Thanks for this lovely post!

  • http://www.soultravelers3.com/ soultravelers3

    “We’re all born global citizens”

    Yes, we are and it’s funny that so many forget that, I do think it is changing today.

    We’ve been traveling the world since 2006 as a family and I always wanted to raise my child as a global citizen and I wanted her to always know that she was related to everyone.

    We’re monolinguals who raised her as a trilingual from birth & part of our travel is to give her deep fluency and literacy in her 3 languages and expose her to more languages and cultures around the world, but we started exposing her to other cultures even in the womb. Our Chinese and Spanish friends helped us with those languages as well as other friends from many countries.

    Even in a small, very “white-bread” community, there are so many amazing multi-ligual and multi-cultural experiences available, but few people partake. I’ve just always enjoyed this so perhaps that is why I seek it or attract such. I find it enriching and sparks creativity, so wanted to pass it on.

    I don’t really have any pet labels, but enjoy the experience and think more and more people will continue to go in these kinds of directions in our changing world.

    Thanks for this lovely post!

    • http://www.expatharem.com/identity-messages/ Anastasia

      Jeanne thank you! Your family definitely presents a new and intentional face of globalism.

      You’re right it seems most communities are multicultural (whether we think of them that way or not! It just takes a finer definition of culture to see it, and encourage the differences.) and that trend will only continue. Best we add embracing it to our skill set.

  • http://pychophotographer.wordpress.com Heidi

    What a gift to find this website! I just finished reading “Tales from the Expat Harem” and was referencing it on my Facebook page, and found you…my kindred spirits.

    I just wrote a long response to your post, and then it all vanished, so I’m going to make this one brief, and then sign up for the newsletters and stay in touch regularly.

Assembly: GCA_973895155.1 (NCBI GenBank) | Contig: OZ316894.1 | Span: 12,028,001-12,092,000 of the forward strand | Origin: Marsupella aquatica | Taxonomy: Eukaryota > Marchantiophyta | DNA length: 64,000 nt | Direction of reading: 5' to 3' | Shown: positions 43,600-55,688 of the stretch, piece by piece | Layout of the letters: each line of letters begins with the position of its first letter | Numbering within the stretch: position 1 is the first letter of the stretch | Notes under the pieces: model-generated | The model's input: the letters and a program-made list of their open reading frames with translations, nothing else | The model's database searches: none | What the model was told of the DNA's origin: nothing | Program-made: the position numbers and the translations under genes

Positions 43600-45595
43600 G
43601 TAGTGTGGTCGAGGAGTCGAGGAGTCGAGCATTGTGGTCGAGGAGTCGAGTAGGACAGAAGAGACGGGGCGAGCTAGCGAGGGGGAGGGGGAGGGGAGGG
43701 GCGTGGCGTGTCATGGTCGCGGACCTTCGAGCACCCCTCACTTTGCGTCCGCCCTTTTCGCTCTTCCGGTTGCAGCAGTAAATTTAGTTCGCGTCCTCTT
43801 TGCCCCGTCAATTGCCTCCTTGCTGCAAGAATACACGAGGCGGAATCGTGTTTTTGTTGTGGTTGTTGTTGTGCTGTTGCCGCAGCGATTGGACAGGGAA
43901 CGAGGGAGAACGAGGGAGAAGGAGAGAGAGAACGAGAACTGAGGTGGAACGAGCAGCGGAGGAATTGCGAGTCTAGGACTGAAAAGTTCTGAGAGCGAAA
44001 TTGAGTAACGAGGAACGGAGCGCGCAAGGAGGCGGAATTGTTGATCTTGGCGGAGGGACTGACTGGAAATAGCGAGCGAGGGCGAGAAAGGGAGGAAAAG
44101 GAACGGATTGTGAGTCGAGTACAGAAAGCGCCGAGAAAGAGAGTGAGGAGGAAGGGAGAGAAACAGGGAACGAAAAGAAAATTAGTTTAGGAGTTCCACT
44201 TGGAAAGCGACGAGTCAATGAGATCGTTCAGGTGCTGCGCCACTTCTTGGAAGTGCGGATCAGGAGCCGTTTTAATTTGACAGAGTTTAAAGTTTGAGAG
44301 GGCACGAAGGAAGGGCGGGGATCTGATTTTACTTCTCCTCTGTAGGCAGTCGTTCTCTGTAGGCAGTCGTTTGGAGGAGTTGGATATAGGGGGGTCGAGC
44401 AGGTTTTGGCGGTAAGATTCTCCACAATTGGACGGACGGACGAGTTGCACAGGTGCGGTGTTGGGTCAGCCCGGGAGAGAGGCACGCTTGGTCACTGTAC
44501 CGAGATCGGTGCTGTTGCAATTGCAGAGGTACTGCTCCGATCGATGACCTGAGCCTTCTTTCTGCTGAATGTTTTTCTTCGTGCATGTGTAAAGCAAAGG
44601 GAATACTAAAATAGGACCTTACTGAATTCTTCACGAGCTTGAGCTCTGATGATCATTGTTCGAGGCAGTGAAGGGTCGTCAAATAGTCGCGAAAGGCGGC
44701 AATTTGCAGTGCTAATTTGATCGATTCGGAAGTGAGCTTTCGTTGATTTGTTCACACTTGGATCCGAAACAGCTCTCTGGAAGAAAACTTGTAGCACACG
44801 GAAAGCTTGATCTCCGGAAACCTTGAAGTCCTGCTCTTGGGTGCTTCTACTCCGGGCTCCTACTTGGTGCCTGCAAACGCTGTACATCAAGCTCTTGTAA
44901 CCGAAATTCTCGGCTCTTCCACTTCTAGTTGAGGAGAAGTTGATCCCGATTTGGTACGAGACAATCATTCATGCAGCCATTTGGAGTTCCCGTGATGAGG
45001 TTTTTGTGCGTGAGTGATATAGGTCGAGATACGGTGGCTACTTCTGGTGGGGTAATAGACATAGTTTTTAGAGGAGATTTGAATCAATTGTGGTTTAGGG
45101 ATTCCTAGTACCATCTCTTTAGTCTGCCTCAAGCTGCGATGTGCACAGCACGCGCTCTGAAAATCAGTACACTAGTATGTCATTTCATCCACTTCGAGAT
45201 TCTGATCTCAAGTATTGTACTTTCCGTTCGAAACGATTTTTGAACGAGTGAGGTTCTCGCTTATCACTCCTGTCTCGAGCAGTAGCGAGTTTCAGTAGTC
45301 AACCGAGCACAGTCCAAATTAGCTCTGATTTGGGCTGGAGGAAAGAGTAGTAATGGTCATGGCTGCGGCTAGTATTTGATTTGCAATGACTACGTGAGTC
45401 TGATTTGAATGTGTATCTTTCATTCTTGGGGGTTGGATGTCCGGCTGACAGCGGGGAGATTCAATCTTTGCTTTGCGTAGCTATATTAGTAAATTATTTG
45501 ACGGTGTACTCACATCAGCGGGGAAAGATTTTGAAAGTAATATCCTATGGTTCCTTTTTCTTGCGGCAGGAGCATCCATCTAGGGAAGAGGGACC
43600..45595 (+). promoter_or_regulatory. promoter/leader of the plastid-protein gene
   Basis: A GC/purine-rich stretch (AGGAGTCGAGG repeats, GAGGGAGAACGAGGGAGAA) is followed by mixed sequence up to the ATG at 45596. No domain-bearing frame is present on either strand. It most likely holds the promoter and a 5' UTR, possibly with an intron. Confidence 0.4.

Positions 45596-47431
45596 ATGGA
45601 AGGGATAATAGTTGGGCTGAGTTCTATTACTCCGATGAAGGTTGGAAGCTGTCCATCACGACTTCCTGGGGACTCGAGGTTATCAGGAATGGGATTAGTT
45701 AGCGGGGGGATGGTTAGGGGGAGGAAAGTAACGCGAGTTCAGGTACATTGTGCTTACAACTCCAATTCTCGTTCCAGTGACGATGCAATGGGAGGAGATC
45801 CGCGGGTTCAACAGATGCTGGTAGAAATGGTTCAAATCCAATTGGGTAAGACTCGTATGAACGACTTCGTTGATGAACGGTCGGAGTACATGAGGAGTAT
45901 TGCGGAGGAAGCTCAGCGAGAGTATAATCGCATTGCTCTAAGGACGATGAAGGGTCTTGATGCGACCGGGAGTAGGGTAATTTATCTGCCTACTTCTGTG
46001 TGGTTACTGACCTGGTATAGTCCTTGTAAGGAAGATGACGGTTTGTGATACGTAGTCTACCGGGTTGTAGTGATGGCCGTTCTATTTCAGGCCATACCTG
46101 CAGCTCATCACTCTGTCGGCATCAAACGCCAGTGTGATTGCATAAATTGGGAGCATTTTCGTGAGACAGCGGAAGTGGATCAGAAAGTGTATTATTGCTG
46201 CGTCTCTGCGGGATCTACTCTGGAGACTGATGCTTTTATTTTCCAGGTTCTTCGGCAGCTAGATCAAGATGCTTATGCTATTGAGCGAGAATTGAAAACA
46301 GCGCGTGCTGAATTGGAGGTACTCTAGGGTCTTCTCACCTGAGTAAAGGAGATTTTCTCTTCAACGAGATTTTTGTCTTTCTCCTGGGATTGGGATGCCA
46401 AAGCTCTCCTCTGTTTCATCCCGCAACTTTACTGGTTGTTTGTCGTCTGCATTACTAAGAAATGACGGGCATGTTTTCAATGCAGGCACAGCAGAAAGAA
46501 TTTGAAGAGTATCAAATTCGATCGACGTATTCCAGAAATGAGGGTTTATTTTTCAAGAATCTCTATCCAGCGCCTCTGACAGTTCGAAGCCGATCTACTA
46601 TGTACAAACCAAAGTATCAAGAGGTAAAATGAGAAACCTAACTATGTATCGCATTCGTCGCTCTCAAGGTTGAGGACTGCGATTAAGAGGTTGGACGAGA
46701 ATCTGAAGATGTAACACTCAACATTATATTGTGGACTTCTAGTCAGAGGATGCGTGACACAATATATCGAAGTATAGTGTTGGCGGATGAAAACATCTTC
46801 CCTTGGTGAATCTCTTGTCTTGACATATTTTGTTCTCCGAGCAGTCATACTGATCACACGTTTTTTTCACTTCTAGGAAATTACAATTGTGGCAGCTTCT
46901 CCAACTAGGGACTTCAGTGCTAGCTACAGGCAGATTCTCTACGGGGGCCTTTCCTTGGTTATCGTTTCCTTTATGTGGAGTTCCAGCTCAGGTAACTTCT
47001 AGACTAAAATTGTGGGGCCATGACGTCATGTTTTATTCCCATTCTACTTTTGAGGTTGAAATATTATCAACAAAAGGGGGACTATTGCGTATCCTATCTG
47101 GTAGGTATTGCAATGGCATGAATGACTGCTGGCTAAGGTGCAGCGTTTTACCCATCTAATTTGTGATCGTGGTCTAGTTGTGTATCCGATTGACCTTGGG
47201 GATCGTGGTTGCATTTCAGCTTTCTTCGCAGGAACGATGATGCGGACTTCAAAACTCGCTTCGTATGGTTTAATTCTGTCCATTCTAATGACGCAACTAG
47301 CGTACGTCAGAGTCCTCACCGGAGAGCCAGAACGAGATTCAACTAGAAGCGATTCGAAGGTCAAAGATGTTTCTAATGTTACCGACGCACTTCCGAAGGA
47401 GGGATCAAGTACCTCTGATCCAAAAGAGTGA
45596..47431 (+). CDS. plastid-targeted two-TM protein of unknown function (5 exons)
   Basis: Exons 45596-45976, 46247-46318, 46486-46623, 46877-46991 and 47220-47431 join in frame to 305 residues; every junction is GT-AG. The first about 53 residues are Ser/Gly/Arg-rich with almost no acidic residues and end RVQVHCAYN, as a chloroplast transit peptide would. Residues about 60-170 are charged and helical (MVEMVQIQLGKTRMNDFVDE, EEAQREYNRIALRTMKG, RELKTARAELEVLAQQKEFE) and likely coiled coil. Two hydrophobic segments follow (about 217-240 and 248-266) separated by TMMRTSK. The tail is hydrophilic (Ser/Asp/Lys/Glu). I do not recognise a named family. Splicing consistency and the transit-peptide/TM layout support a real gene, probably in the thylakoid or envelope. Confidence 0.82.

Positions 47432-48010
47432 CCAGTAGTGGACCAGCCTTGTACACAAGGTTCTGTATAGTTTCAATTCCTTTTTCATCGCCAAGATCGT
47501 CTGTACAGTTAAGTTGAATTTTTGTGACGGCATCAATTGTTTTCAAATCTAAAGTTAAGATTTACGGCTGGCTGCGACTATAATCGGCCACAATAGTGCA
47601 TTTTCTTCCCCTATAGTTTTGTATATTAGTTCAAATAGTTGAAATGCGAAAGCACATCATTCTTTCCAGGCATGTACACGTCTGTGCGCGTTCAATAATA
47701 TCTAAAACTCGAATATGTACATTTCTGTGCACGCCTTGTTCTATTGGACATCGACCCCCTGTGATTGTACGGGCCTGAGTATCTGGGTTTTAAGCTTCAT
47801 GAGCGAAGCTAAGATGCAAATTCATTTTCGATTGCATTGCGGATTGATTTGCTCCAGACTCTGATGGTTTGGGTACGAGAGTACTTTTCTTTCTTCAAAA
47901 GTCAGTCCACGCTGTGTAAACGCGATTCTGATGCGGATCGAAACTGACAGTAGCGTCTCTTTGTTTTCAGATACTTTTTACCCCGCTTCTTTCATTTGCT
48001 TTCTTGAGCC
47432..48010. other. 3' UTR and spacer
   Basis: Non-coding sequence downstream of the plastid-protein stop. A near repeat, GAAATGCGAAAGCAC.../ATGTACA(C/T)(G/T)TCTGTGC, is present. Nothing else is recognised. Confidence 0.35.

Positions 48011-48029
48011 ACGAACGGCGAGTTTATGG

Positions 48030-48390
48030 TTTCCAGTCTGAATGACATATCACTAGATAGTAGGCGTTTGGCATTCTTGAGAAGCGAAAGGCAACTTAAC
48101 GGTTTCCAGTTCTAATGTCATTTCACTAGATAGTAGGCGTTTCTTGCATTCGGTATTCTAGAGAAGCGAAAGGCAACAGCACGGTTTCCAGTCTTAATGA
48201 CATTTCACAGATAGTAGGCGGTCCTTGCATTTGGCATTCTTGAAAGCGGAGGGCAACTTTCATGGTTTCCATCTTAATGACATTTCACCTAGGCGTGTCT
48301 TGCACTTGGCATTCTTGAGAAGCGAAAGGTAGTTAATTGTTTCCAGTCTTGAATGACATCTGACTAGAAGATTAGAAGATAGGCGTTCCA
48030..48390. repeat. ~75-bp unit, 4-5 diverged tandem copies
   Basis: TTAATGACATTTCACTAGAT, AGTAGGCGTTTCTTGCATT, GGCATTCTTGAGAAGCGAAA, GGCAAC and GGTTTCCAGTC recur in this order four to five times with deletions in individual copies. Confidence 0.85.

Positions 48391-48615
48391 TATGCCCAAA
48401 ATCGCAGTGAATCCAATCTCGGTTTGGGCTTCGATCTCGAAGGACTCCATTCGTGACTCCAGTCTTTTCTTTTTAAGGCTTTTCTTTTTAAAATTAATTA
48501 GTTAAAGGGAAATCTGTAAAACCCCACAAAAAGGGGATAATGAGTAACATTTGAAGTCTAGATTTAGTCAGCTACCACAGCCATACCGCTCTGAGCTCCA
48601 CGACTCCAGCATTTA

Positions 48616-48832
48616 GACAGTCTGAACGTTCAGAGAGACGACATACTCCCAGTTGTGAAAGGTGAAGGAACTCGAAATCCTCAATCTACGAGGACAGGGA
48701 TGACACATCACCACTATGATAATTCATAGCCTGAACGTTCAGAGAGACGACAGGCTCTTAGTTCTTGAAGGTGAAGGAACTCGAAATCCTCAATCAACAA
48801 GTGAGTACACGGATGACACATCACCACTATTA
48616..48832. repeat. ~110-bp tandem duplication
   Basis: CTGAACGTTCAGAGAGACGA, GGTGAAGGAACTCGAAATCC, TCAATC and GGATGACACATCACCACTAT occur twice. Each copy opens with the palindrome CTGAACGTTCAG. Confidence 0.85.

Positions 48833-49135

I’ve been calling myself a “citizen of the world” for the last 5 years. My lifestyle has not been the traditional one…All of my things are in storage, I’ve been housesitting for 3-month to 1 year stretches, and traveling to different countries when I can (just was in Istanbul, thus the interest in your book).

    While it has certainly been challenging to figure out how to make a living without having a permanent home base, how to still maintain long-term friendships and make local friends, and how to nurture my inner peace, knowing, and intuition through much change (some chosen, some just life), it’s been surprisingly most challenging to “explain” the beauty and essence of my need for this global lifestyle to others.

    Recently a friend of mine, puzzled, asked “Where do you tell people you live?” I answered “Where I’m living at the time.” For example, I currently am living and working 3 months in Houston, Texas, so if someone asks where I live, I say “Houston.” But last month I had been living in Taos, New Mexico, so if someone asked me then, I would have said “Taos.”

    His answer to my reply? “Oh, that’s good, I like that answer. It’s much better than telling people that you’re homeless, which is how I’ve described you.”

    Homeless??!! I’ve felt less homeless than I did when I owned my own home for 10 years!

    I’m looking forward to more discussion and exchange…thanks so much for starting the dialogue…

  • http://pychophotographer.wordpress.com Heidi

    What a gift to find this website! I just finished reading “Tales from the Expat Harem” and was referencing it on my Facebook page, and found you…my kindred spirits.

    I just wrote a long response to your post, and then it all vanished, so I’m going to make this one brief, and then sign up for the newsletters and stay in touch regularly.

    I’ve been calling myself a “citizen of the world” for the last 5 years. My lifestyle has not been the traditional one…All of my things are in storage, I’ve been housesitting for 3-month to 1 year stretches, and traveling to different countries when I can (just was in Istanbul, thus the interest in your book).

    While it has certainly been challenging to figure out how to make a living without having a permanent home base, how to still maintain long-term friendships and make local friends, and how to nurture my inner peace, knowing, and intuition through much change (some chosen, some just life), it’s been surprisingly most challenging to “explain” the beauty and essence of my need for this global lifestyle to others.

    Recently a friend of mine, puzzled, asked “Where do you tell people you live?” I answered “Where I’m living at the time.” For example, I currently am living and working 3 months in Houston, Texas, so if someone asks where I live, I say “Houston.” But last month I had been living in Taos, New Mexico, so if someone asked me then, I would have said “Taos.”

    His answer to my reply? “Oh, that’s good, I like that answer. It’s much better than telling people that you’re homeless, which is how I’ve described you.”

    Homeless??!! I’ve felt less homeless than I did when I owned my own home for 10 years!

    I’m looking forward to more discussion and exchange…thanks so much for starting the dialogue…

  • http://bazaarbayar.blogspot.com/ Catherine Bayar

    Thanks for this post Anastasia. It’s coming at the perfect time for me as we settle into our new/old city. Global citizens – so true, and being back in Istanbul reinforces my long-term comfort with global community thinking.